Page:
Congratulations to IBM for the new lead in TPC-C. IBM has once again the lead in a benchmark that got meaningless a few years ago. Just before you ask, i wrote the same when Oracle was first. But somehow it looks like IBM wasn't able just to call it a day So they did a TPC-C benchmark run again and at the end they were able to yield 10,366,254 tpmC.

The result is indeed impressive. However there is are some key difference. The response times are vastly longer in the IBM result.

Response Times
(in seconds)90th %AverageMaximumNew Order2.11.13724.041Payment2.11.13821.293Order-Status2.061.09520.169Delivery (interactive)1.640.74917.953Delivery (deferred)0.950.422.48Stock-Level2.081.11321.547Menu1.640.7723.037
Now look at the response times at the Oracle result.
Response Time
in Seconds
90 th %Avg.Max.New-Order0.1700.1685.885Payment0.1600.1565.758Order-Status0.1500.1505.433Delivery (Interactive)0.1200.1343.869Delivery (Deferred) 0.0400.0212.839Stock0.2100.1824.796Menu0.1200.1364 .474

With similar response times, the number of transaction is more in the range of 8,9 million as stated by the diagrams in the full disclosures.

This is the diagram from the IBM result:

Somewhere between 80% and 100% of the final result the reaction time explodes.

This is the matching result of the TPC-C result of Oracle:

There is no equivalent "explosion" in this result....


Furthermore i want to hint you on certain points in the configuration as stated by the full disclosure.
  • This configuration has 48*380 GB SAS cards with battery backed write cache, thus 17,8 GiB battery protected write cache in total.
  • The configuration used 3*224 SSDs summing up to 672 SSD. I would suspect that they use SSD with Sandforce 1500 (the same 177 GB like they used in the TPC-C that is documented at several places to be generated with Sandforce based SSD). This controller has an interesting capability. It's capable to do compress and some benchmarks have suggested, that the performance of this drive is quite different with compressible and less compressible data. It's would be an interesting point to research how compressible TPC-C data is.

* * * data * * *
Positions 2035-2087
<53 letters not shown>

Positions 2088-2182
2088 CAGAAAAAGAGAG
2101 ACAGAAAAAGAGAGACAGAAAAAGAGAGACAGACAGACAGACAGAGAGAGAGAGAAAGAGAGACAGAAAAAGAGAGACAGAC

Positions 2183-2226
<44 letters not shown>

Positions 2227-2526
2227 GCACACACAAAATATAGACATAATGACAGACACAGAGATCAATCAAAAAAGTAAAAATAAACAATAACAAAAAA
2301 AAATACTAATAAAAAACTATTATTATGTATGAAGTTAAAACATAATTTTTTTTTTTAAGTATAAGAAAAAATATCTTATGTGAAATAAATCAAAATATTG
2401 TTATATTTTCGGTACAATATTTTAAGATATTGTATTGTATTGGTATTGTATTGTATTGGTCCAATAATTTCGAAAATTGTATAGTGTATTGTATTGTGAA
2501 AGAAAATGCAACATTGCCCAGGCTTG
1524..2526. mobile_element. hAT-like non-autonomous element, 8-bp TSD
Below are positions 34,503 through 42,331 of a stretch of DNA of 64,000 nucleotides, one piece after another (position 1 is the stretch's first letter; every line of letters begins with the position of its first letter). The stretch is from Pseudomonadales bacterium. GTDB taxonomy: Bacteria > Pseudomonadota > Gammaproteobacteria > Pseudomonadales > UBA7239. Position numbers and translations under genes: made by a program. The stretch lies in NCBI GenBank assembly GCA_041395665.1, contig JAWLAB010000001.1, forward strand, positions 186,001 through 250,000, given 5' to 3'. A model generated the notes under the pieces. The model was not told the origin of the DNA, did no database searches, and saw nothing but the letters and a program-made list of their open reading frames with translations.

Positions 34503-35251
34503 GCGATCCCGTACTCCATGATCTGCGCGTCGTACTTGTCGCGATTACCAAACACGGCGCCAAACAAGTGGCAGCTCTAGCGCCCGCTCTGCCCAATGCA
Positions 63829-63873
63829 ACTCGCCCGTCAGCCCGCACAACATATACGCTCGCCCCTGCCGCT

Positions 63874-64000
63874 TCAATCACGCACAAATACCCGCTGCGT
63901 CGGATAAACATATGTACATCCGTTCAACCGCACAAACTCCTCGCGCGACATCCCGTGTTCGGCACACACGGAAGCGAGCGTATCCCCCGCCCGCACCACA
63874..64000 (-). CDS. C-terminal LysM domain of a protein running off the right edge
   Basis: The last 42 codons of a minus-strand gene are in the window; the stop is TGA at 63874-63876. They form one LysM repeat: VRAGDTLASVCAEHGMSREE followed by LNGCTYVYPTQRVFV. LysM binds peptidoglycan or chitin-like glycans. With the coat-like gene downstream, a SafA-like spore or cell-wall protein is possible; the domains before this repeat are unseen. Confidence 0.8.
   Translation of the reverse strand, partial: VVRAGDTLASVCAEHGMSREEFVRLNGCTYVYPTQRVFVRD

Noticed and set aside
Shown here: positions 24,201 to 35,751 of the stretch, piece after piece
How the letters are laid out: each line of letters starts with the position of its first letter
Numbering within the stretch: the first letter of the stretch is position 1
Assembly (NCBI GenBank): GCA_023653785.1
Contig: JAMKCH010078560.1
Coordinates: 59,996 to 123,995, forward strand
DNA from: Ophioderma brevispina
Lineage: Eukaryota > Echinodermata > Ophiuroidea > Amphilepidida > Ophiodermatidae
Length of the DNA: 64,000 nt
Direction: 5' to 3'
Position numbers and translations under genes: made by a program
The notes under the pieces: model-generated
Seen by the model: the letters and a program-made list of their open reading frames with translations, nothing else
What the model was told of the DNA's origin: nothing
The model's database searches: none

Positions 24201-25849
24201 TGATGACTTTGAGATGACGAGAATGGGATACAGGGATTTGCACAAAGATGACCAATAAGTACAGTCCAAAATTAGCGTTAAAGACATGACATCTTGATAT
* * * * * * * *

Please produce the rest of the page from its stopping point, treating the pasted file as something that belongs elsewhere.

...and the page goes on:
• The SSD use MLC. The Sandforce Controller have some special mode of operation to enable the use of MLC to reach better durability, but this mode is based on compression, too. Interesting questions are: Are the SSD really capable to hold 3 years of TPC-C load due to the usage of MLC and what would be the impact on durability of less compressible data.
  • The database is completely on the SSD. Just the database log is on disk. That's similar to the Oracle config
  • The configuration of the database on the system is ... well ... interesting. They use a partitioned database and all this partition are bound to certain resource sets. So essentially they splitted the system in several ones, to be exact ... into 32 partitions per systems bound to a resource set each. With this amount it's ensured that all requests are CPU local factoring out the interconnect.
  • The configuration doesn't provide any availability protection, but that's okay, because TPC-C doesn't mandate such. Just keep this in mind with the pricing and with the configuration. There are no mechanisms ensure availability and you can't transform it into an available configuration because the storage is direct attached to a single node (the storage is in the i/o drawers). The Oracle configuration is highly available by accident, as it uses shared storage and RAC

Conclusion


I think TPC-C is now really a corporate ego thing. We are in an arms race here. I'm really interested, how Oracle strikes back

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